Managing millennials

Jul 06 2009 by Peter Vajda Print This Article

When you Google "managing millennials", you'll receive about 36,000 results. "Millennials and work," brings back 158,000. There's no question that managing, and working with, millennials – or Generation Y - is a hot topic. And a general review of much of the discussion around millennials can lead you to believe that they are (a) a pain in the neck; (b) need extreme coddling; (c) resented and mistrusted; (d) a special interest group; or (e) just plain subversive.

In my experience working with millennials (and adults who think like millennials), I've never come to any of these conclusions. Why? Because I never managed a millennial as a millennial. I managed them as I did every other employee.

That means I treated them as a citizen of an organization who would be a great fit as long as they had a clear vision of the organization's goals and an understanding of how their own attitudes, behavior and performance support these goals. Anyone - whatever their age –responds well to expectations that are fairly set. Generational stuff never comes into it.

Whenever I'm managing a team, the first day is always set aside for discussing expectations (and by first day I mean mine, if I were coming in as a new manager or theirs, if they had just joined the team).

By expectations I mean mine, theirs and the organization's. What values we espouse. What healthy and unhealthy teamwork looks like. What interfacing with clients looks like. What healthy and unhealthy competition looks like. What effective and ineffective performance looks

Like and what open and honest communication and disagreement looks like.

Along the way, those whose performance indicated they need support in these areas are going to get it (I'm also a certified coach). The bottom line, explicit and clear, was: meet expectations and be a good citizen and you'll be fine. Otherwise, there were consequences.

The last thing I say at every meeting of this type is simple. "Life is choices. So, it's up to you to choose if you want to be here and how you want to be here. There are benefits from choosing wisely; there are consequences from choosing not wisely."

It's much the same when teaching a new undergraduate class. Day one is always about expectations. And one thing I made very clear up front is that if they took the final exam on day one, they would most likely fail.

So, "everybody is starting this class with an "F" and it's your responsibility to work your way up to the grade you want." There are no entitlements or getting an A because you walk and talk and have blood in your veins.

Every class I taught centered around peer-mediated interaction in small groups. A third of the grades awarded was connected to how well individuals supported their group to achieve the group's goals. If one of the group members choose (remember the "life is choices" piece) not to do their piece of the work, their other group members' grades would suffer.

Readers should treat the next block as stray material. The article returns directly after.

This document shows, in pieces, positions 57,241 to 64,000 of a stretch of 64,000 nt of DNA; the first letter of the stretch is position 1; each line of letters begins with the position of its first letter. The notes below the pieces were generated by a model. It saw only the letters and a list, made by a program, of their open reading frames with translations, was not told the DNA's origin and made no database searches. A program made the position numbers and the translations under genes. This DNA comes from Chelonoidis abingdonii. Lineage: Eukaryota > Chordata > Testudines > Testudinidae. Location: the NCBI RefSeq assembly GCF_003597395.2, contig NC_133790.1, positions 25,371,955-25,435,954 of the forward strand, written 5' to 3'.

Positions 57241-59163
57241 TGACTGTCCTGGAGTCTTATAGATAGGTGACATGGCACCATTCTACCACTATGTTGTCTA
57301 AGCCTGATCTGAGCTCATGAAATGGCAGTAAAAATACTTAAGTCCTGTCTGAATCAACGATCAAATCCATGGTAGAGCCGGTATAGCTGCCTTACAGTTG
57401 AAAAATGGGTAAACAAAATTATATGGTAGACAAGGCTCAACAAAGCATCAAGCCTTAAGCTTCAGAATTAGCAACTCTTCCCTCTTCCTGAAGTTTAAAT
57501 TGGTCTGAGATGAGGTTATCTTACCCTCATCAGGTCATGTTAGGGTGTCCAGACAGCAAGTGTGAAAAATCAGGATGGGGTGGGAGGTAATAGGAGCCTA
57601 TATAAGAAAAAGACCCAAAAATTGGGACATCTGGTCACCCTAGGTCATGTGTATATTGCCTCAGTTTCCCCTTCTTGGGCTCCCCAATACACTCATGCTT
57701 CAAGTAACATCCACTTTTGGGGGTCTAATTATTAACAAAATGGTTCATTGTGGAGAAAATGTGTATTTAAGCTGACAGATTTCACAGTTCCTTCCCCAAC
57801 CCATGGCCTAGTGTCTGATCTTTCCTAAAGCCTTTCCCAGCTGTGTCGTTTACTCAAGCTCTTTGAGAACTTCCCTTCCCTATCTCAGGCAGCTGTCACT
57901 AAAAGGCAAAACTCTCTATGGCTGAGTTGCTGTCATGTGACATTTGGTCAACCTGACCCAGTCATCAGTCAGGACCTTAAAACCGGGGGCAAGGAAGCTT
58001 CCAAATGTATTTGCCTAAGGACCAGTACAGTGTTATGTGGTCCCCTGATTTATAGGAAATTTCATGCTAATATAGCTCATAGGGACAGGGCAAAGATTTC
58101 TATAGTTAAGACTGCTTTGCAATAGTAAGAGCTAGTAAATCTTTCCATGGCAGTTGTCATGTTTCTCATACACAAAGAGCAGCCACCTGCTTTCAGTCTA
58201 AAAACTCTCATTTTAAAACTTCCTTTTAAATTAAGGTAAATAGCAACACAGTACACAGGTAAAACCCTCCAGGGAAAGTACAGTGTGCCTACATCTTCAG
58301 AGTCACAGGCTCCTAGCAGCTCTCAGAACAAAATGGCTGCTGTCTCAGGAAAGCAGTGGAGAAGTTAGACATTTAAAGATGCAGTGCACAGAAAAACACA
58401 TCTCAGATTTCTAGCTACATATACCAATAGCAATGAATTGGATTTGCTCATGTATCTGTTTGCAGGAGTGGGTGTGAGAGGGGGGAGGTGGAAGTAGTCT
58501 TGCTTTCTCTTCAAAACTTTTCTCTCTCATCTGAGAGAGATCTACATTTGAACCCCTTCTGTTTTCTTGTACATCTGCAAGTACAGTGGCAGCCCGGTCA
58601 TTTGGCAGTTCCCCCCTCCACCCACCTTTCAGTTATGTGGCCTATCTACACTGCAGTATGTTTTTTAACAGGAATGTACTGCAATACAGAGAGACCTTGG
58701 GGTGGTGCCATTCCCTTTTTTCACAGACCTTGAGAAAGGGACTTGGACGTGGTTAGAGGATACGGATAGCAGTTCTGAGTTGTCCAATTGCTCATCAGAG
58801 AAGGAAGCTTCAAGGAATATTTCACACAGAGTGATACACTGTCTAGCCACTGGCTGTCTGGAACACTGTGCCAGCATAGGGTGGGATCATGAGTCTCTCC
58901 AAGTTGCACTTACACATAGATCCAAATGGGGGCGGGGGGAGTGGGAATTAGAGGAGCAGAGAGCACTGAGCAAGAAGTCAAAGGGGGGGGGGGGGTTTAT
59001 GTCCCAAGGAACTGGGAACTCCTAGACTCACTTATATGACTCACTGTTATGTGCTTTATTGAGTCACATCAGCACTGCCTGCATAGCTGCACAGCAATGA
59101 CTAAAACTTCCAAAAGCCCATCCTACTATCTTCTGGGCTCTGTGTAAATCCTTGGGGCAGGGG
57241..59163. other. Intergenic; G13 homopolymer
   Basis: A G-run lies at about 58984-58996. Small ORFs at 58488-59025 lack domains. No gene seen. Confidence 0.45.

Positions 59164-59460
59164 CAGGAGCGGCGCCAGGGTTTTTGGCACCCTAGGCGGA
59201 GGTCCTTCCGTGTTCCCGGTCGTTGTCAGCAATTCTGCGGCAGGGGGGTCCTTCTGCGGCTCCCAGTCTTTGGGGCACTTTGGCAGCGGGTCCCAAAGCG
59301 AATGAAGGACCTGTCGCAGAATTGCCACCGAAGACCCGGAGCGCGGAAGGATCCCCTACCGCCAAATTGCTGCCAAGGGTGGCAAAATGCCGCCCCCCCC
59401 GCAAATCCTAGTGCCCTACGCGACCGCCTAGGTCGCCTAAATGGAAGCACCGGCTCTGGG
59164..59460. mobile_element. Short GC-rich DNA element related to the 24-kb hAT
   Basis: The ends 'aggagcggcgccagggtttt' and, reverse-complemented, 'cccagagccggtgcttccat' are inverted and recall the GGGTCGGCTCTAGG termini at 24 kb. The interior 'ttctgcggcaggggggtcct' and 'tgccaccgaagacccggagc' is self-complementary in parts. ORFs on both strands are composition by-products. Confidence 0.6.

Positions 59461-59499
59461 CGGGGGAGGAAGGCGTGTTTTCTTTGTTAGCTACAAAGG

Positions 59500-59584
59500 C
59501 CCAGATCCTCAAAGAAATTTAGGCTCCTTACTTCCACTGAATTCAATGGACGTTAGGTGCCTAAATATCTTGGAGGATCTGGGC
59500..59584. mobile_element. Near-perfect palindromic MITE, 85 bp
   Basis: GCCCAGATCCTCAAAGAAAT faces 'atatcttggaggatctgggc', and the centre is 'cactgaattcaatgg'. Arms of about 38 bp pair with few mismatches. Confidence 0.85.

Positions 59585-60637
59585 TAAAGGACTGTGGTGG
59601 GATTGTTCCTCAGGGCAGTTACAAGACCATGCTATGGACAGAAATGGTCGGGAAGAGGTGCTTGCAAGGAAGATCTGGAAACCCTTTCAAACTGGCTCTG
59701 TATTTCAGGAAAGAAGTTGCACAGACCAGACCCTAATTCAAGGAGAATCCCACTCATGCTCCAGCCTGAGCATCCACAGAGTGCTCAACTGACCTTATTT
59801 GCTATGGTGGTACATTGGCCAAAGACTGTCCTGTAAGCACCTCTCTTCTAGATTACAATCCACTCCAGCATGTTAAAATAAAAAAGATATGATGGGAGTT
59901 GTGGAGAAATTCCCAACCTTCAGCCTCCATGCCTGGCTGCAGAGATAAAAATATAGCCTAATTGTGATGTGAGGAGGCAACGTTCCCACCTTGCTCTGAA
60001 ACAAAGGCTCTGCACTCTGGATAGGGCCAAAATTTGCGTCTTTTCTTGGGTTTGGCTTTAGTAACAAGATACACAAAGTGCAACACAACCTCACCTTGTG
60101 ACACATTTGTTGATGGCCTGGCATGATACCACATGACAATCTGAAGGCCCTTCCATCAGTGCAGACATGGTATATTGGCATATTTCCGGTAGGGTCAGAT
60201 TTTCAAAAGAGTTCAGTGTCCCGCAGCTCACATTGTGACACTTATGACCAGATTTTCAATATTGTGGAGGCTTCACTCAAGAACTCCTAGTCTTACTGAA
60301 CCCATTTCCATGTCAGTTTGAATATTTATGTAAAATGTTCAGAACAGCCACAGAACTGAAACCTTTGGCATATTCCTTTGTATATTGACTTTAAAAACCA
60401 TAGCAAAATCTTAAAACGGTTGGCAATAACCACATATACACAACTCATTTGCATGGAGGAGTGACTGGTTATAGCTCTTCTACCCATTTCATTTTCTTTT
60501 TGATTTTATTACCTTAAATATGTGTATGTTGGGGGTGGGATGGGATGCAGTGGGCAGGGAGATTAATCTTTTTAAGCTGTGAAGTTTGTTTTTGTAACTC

On the other hand, group members who were doing their work would be expected to make their best attempt to motivate their colleague to seek to improve, to not simply complain about their colleague or ostracize him or her.

So from day one, everybody knows what is expected of them. Everyone can choose to engage or not, knowing full well the consequences of their choice.

In both the classroom and the workplace, individuals dress how they want within reason. In the workplace, they can listen to their music, etc. within reason. But the bottom line is that they need to be good citizens of the organization and operate within its guidelines - enjoy flexibility within its structure - if they want to be successful. Sure, not everyone chooses to do this. But life is choices.

So set expectations and trust that folks will adhere to the commitments they make. Then stand back and observe, coaching and supporting when and where required. Do this and age issues vanish because the real issues are those of character, values and expectations.

When I manage always try to use the word "choice." In fact I suggest that we throw out the word "goal" altogether and instead ask each employee to craft the "choices" (how to do, be and have) they feel would make them good citizens of the organization. Why? Because "choice" is more personal and empowering, fostering responsibility and accountability.

I also ask each employee to state their commitment to honoring the choices they make and indicate, specifically in an operational way, what this commitment looks like in terms of thought (how they will think about what they say they're going to do), public voice (what they actually say to customers and clients and why) and action (what they actually do).

But to make this work, you need to ensure that these choices and commitments are measurable and observable, are related to their team's or organization's values, mission and vision and exhibit an alignment between what an employee thinks, says and does.

Making this link between what an employee thinks, says and does and the organization's expectations, vision, goals and values is one of the fundamentals of good management. Make this link for all your employees – of whatever age – and you'll find that those "managing millennials" problems become things of the past.

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About The Author

Peter Vajda
Peter Vajda

Peter G. Vajda, Ph.D, C.P.C. is a seminar leader, workshop facilitator and speaker. He is the founding partner of True North Partnering, an Atlanta-based company that supports conscious living through coaching, counselling and facilitating.